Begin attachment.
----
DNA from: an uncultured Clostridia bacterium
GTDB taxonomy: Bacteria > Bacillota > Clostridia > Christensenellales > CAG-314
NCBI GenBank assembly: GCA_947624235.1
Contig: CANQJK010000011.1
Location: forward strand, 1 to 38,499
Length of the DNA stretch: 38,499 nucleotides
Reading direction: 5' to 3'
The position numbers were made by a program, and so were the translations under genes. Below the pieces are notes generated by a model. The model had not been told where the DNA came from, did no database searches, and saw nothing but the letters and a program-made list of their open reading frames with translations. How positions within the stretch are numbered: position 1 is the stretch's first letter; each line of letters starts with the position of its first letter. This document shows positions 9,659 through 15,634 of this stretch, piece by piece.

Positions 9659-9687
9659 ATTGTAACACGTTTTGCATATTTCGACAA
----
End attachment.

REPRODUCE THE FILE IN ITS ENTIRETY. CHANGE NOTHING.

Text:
DNA from: an uncultured Clostridia bacterium
GTDB taxonomy: Bacteria > Bacillota > Clostridia > Christensenellales > CAG-314
NCBI GenBank assembly: GCA_947624235.1
Contig: CANQJK010000011.1
Location: forward strand, 1 to 38,499
Length of the DNA stretch: 38,499 nucleotides
Reading direction: 5' to 3'
The position numbers were made by a program, and so were the translations under genes. Below the pieces are notes generated by a model. The model had not been told where the DNA came from, did no database searches, and saw nothing but the letters and a program-made list of their open reading frames with translations. How positions within the stretch are numbered: position 1 is the stretch's first letter; each line of letters starts with the position of its first letter. This document shows positions 9,659 through 15,634 of this stretch, piece by piece.

Positions 9659-9687
9659 ATTGTAACACGTTTTGCATATTTCGACAA